Park City Board of Realtors puts money into three City Council campaigns
The Park City Board of Realtors, an influential group in one of the community’s key industries, contributed campaign funds to three Park City Council candidates, choosing to financially support the two incumbents seeking reelection and a businessman.
The six City Council candidates filed required financial statements at the Marsac Building as the campaign entered the final days. The overall numbers were not dramatically high or low, likely a reflection of the low-key nature of the campaign this year.
The Board of Realtors contributions were some of the most notable from the financial statements. The Board of Realtors itself typically does not have business in front of the City Council, but the group closely monitors much of the work of the municipal government and the impacts on the industry.
The Board of Realtors contributed $1,000 to businessman Max Doilney on Sept. 29. The organization on Sept. 20 contributed $500 to incumbent City Councilor Nann Worel while another incumbent City Councilor, Becca Gerber, received a $500 contribution from the Board of Realtors on Sept. 27.
The Board of Realtors in an advertisement indicated members “support candidates in our municipal elections that support our industry.” The political activities of the organization focus on issues like home ownership, affordable housing, community development, smart growth and property rights, according to the advertisement.
Sheila Hall, the president of the Board of Realtors, said in an interview the organization interviewed candidates prior to selecting those who would receive contributions. She said the three backed by the Board of Realtors support home ownership and issues aligning with the organization’s mission statement. She also noted affordable housing is important to the Board of Realtors.
“We want smart growth. We’re not pro-growth, uninhibited,” she said.
The incumbents, who were the top two vote-getters in an August primary election, trounced the field in fundraising by the final days of October. Worel was especially successful as she outpaced the rest of the candidates by a wide margin, more than doubling the fundraising numbers of Gerber.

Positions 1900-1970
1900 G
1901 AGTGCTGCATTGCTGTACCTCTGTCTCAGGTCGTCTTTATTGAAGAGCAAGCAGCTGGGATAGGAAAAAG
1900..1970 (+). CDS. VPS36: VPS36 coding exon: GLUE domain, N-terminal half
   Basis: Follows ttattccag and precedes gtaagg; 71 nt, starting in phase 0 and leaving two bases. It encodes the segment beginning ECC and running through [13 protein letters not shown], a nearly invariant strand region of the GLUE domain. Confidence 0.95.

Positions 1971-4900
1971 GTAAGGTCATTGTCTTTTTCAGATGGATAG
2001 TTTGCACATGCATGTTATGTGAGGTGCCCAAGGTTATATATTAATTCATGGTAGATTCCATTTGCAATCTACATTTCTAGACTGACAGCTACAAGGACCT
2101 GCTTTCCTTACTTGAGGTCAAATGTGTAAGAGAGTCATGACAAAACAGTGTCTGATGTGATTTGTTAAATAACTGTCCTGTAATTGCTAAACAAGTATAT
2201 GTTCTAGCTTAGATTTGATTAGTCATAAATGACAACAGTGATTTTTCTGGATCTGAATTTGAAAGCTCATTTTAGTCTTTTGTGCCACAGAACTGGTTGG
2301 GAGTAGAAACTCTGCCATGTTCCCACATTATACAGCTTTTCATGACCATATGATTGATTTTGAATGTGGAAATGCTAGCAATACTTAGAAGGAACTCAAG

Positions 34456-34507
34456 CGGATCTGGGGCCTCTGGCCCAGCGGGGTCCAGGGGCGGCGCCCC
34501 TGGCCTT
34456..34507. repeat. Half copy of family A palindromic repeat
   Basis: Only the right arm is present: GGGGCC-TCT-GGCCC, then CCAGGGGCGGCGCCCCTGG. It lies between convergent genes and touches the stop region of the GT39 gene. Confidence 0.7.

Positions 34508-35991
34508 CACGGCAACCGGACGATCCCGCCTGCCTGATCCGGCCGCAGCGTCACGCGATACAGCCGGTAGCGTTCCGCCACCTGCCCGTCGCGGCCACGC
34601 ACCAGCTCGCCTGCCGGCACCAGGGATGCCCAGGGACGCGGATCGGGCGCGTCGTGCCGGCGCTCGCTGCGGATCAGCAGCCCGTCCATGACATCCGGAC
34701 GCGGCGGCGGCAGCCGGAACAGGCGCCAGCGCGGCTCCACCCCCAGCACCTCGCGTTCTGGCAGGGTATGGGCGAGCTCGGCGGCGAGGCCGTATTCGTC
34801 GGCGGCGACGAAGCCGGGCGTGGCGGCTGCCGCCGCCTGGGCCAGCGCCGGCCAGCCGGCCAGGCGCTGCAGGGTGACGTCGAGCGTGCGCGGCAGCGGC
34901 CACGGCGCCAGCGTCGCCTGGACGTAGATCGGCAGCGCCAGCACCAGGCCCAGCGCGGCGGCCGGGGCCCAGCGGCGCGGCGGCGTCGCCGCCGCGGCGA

Worel reported raising $10,965 and spending $8,006.64, leaving her with $2,958.36 left in the campaign coffers as Election Day neared. Some of Worel’s recent contributors include Ann and Mac MacQuoid, who gave $500, and former City Councilor Alex Butwinski, who contributed $200. Worel spent campaign funds on advertising, creative services and other sorts of promotional costs.
Highlights from the reports filed by the other candidates included:
• Gerber raising $5,230 and spending $4,886.53, leaving $343.47 for the end of the campaign season. Gerber reported raising little money since June, listing just three contributions in September or October. The $500 from the Board of Realtors was the largest recent contribution.
• Doilney reported raising $2,600 and spending $1,994.73, leaving $605.27 as the end of the campaign approached. The $1,000 from the Board of Realtors was the largest recent contribution. Individual contributions included $500 from Ann MacQuoid and $500 from Robert Chamberlain.
• Ed Parigian raising $2,725 and spending $1,834,97, leaving $890.03 for him to spend in the final days of the campaign. Recent contributions included $500 from Rob Dixon, whose listed address is on Main Street.
• Deanna Rhodes raising $1,325 and spending $1,616.99, figures that would put her campaign in the red, but her form apparently did not take into account the numbers from earlier in the campaign. She reported a balance of $336.33, which appears to have been calculated by adding the earlier numbers. Contributions in the fall included $200 from the Planned Parenthood Action Committee and $500 from Doug Smith.
• Daniel Lewis reported no contributions and no expenses on the form, filed in late October. An earlier form, submitted during the primary election, indicated he raised and spent $636.50.
The candidates are also required to submit a final report after the election. There are three City Council seats on the ballot. The winners will be sworn into office for four-year terms in early January.
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